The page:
There were generally two types of head wear – a covering for everyday wear and a finer item worn during formal events, such as fetes, church pardons, confirmations and weddings. Often headdresses were handed-down through the generations and it was quite usual for the headdress worn for a girl’s confirmation to be used later for her wedding ceremony. Widows’ periods of mourning were also reflected in their headdress; in some regions bespoke headwear was worn, while in others black ribbons were added to existing head gear.
The late 18th century saw the emergence of more intricate sewing and embroidery techniques and an increased use of lace; likely a result of the abolition of the sumptuary laws after the revolution. It is worth recalling that for centuries before the revolution, modes of dress and adornment had long served in France as one of the most visible indicators of social status so it is not surprising that clothing and dress were profoundly affected by the tide of post-revolutionary changes.
Towards the latter part of the following century, the then fashion for knitted netting was steadily absorbed into the making of headdresses in Brittany. The embroidered knitted net was found to be an ideal material for the caps as it comfortably accommodated various types of embroidery and styles of netting. Many headdresses retained the character of earlier headdresses while others made an ornament of the hair. Some were frequently made in net, such as ‘the sardine head’ from Douarnenez and the Penn Kolvez (named after the town of Corlay) which in the town of Carhaix was paired with a lace collar.
The headdresses continued to evolve into the 20th century but retained two key elements: the wings and the bottom. Some became smaller, like ‘the wheelbarrow’, the headdresses of Pays Pourleth (around Guémené-sur-Scorff), others went taller, like the Bigoudène from Pays Bigouden (a small area south west of Quimper); some became bonnet-like, such as the headdresses of Léon while others remained stylistically close to the shape of the caps of the 19th century.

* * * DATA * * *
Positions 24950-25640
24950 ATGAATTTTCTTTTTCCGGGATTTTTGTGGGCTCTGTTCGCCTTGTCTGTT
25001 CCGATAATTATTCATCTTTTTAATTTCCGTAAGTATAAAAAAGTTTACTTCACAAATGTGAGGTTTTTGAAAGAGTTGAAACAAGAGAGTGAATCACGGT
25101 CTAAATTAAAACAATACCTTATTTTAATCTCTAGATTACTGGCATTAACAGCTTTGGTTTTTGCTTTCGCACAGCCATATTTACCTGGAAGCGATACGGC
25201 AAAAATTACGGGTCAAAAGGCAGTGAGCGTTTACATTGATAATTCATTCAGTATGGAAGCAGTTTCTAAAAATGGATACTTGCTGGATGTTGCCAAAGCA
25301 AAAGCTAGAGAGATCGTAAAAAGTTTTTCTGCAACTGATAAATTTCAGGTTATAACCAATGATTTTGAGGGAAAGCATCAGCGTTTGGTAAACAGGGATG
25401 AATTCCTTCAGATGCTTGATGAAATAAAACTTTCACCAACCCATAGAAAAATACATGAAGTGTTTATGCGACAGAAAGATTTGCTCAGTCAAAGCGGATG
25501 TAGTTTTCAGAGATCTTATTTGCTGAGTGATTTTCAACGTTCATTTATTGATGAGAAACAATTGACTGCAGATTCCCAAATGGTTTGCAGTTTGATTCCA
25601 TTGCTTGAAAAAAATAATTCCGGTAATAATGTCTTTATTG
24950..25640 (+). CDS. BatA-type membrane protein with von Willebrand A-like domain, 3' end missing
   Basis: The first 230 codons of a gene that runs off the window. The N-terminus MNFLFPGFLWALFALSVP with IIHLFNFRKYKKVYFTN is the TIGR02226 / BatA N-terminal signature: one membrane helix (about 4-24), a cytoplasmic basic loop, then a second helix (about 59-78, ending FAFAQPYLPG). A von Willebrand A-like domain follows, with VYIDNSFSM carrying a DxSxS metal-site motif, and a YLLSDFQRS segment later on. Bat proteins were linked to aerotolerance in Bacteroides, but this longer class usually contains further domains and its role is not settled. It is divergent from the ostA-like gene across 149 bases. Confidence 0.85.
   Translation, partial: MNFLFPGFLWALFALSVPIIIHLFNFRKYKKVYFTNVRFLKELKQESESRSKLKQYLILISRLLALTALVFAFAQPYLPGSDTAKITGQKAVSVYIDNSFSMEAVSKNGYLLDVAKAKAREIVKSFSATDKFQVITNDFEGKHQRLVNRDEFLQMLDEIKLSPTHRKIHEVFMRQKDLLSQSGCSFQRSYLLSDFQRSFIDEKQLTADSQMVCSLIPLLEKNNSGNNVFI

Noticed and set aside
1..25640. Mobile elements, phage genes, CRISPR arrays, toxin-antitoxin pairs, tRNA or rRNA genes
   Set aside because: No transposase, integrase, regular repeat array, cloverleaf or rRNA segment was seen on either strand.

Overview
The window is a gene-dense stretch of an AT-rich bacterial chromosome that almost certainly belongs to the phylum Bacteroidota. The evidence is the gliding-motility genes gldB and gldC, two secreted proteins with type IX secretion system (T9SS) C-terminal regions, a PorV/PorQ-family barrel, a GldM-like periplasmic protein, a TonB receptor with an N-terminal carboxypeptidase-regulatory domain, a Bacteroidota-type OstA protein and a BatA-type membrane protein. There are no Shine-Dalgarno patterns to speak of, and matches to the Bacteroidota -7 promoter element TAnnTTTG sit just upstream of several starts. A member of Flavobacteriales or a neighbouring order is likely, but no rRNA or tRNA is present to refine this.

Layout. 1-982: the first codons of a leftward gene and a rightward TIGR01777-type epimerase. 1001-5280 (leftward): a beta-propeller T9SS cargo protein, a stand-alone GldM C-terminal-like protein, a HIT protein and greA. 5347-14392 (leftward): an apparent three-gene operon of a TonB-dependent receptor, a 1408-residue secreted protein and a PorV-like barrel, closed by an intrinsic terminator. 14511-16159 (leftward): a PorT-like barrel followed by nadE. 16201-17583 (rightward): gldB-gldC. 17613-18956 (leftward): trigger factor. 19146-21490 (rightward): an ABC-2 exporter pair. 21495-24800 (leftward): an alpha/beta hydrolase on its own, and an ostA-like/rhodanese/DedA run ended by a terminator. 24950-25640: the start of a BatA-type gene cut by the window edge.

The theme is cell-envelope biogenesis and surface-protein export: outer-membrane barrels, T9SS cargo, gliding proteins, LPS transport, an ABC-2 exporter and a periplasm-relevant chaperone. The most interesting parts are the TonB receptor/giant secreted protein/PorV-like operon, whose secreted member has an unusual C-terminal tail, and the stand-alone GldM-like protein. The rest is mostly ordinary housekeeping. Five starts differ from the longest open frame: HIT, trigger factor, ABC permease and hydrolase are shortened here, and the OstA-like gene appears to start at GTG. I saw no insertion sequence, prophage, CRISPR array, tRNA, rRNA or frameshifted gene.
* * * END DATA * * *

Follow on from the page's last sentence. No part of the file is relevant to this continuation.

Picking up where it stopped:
The materials with which the headdresses were made differed, in the main, according to the period, the region and the wealth of the wearer. Initially fashioned from a coarse canvas, headdresses were later made from tulle, organdy, fine lace and even synthetic fibres.
The wearing of the headdress fell out of fashion in the years following the Second World War and by the early 1960s it was a rare sight. However, the headdress has not been consigned to the history books and can regularly be seen worn at some Pardons and at many folk festivals. Thanks, in part, to the work of the Celtic Circles who have done much in recent years to successfully re-connect younger Bretons with their rich cultural heritage.
Some sources claim that there were once as many as 1,200 distinct regional headdresses worn in Brittany although others put the total figure closer to around 700. Whichever figure you choose, it represents a staggering level of diversity in a region just a little larger than Belgium or the state of Maryland and about half the size of Tasmania.
The gallery of headdresses below are taken from Les Coiffes Bretonnes – 100 Modèles Différents by Maurice Bigot; a work published in limited numbers in 1928.
To me, these images form a wonderful record of the individual grace and rich regional distinctiveness that is now, sadly, mostly lost to us.